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The Emotional Effects of Tooth Loss

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Generally when we think of tooth loss, the first thing that comes to mind is the aesthetic change to a person’s face. Especially if a tooth is within the smile line, the missing tooth can be easily identified. Yet beyond this aesthetic, there emotional effects that are associated with tooth loss that can lead to different health concerns in the future. Here’s what you should know.

Causes of tooth loss

As we began to look into the emotional effects of tooth loss, we found that we needed more information on how tooth loss happens. We were able to consult with dentist Dr Kooner at the Green Apple Dental to get some insight to how tooth loss happens.

The primary cause of tooth loss is periodontal disease. This is when there are bacteria that run along the root of the tooth, resulting in bone loss. Once the bone loss happens, there is nothing to help keep the teeth in place and they become loose and fall out. One of the worst things about periodontal disease is that it doesn’t mean that you will lose just one tooth, but generally will lose multiple as the bone loss spreads along your jaw.

Another cause of tooth loss is active decay, known as cavities or caries. This is when bacteria begin to bore into your enamel, leaving holes and harming your teeth. Of course, you can always lose a tooth from eating something too hard for your teeth to adjust to, which may cause a broken tooth or it might cause a kind of dental sprain on your teeth.

The toll

Regardless of how the tooth loss happens, there is an emotional toll that comes along with it. Unfortunately, in society, there is a lot of prejudice and assumptions when we see someone missing a tooth. The prejudice varies, ranging from a question to your hygiene to an assumption in your education level.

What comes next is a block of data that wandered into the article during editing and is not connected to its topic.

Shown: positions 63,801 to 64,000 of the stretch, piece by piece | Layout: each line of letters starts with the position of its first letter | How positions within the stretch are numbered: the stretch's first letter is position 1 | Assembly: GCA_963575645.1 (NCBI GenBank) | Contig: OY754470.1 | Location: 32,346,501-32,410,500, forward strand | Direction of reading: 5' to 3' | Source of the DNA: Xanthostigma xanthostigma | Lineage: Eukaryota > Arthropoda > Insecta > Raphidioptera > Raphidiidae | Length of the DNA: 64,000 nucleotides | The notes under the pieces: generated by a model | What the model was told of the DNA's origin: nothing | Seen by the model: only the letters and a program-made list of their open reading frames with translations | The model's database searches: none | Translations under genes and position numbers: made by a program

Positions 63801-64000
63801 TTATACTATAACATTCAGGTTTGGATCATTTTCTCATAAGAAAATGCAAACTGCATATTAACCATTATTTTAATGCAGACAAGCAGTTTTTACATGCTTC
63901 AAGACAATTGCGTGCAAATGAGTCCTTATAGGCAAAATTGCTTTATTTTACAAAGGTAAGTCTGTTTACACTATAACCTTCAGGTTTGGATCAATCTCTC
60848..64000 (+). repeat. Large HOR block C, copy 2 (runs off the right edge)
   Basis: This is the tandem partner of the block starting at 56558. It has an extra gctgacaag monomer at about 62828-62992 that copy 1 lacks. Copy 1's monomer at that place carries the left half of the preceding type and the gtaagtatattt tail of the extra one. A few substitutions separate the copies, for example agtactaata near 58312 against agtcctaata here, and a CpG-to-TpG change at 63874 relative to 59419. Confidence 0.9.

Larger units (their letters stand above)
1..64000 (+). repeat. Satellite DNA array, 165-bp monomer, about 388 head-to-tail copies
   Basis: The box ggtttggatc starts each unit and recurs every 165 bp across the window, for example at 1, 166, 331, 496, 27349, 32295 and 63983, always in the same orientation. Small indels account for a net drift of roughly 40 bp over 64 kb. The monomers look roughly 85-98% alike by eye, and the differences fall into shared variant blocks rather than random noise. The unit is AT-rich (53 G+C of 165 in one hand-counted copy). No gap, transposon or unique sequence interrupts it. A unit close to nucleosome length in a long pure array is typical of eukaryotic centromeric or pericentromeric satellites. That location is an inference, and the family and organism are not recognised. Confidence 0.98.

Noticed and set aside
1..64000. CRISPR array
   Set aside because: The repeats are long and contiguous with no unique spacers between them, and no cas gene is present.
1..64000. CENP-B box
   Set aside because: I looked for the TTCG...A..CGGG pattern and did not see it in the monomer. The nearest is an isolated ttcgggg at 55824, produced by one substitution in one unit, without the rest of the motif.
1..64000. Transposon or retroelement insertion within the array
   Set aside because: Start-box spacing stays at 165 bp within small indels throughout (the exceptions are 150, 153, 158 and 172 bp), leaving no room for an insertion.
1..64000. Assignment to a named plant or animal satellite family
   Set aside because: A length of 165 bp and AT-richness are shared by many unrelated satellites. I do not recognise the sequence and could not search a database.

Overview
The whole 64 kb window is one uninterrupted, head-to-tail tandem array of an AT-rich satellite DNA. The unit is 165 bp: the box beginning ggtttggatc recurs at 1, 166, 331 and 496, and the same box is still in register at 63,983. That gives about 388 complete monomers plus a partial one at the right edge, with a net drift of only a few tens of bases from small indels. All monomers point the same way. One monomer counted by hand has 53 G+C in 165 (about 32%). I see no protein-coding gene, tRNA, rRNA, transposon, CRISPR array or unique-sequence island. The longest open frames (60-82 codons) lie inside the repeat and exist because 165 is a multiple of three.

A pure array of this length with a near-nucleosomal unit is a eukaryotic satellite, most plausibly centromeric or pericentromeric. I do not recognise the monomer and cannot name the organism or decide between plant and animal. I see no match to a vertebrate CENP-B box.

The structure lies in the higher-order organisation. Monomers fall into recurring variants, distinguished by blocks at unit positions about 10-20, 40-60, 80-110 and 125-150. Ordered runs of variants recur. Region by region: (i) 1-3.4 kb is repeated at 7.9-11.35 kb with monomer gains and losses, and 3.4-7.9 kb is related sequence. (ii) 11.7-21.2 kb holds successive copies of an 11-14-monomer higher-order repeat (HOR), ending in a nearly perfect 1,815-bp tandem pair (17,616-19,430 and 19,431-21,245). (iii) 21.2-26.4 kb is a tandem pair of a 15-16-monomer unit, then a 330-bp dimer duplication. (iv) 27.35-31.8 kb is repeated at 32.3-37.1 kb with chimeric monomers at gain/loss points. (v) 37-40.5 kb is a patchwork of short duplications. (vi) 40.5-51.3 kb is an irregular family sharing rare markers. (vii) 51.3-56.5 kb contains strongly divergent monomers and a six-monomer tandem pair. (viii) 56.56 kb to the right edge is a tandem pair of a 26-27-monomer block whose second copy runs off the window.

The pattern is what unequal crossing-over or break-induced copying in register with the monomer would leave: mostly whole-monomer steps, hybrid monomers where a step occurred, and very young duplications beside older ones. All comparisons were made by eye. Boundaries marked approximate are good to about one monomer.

As a result, people who have lost teeth have a tendency to smile less, trying to hide their shame from others. When you do not smile as much, your mentally will begin to decrease. People often develop self- esteem issues and try to avoid mirrors.

Other risks that come with tooth loss is the inability to eat freely as your diet can be impacted by your ability to chew well. Having a poorer or less healthy diet will also contribute to emotional distress, further exacerbating the problem.


Thankfully, there are things that you can do to either prevent tooth loss or replace the teeth that were lost. The solution for you will depend entirely on the problem that is causing so much trouble.

Implant technology has come a long way in the last two decades. Dentists can place an implant right in the jaw as it if were part of the jaw naturally, resulting in a new tooth that feels like the old one did. This is a good option if you lost your teeth by accident, but if you lose your teeth due to periodontal disease, the solutions may be different.

With periodontal disease, as we mentioned above, you lose your teeth because of bone loss along the jaw line. That means that there is not enough bone there to place an implant within the bone and if you still have an active case of the disease, and implant might fail, resulting in the same problem. There are bone grafts that can be completed to build the bone back up in the jaw, it still a long process that you would need to be prepared for.

Finally, dentures are the classic solution to tooth loss. This is the method that has been used for centuries. While dentures used to be made with porcelain, they are now made with the less expensive resin composite. While dentures do not live within your mouth they are designed to be handy when you need them most.


Finally, if you would like to address a missing tooth problem or a concern with loose teeth, it is time to consult with your dentist. Your dentist will be able to assist you in any way possible, whether it is replacing a tooth or aiming to get you a set of dentures.

If you are thinking that have perfect teeth is not for you, remember that you will have the most dental success if you do replace the teeth. Orthodontia is just one way to help your teeth turn into nice, even smile that we have come to expect from strangers.

The best thing to do is to talk to other patients to get a feel for what your next move is. You do not need to suffer from having a gap in your smile, but be patient and make the right choice.

Adam Mulligan did his degree in psychology at the University of Hertfordshire. He is interested in mental health, wellness, and lifestyle.

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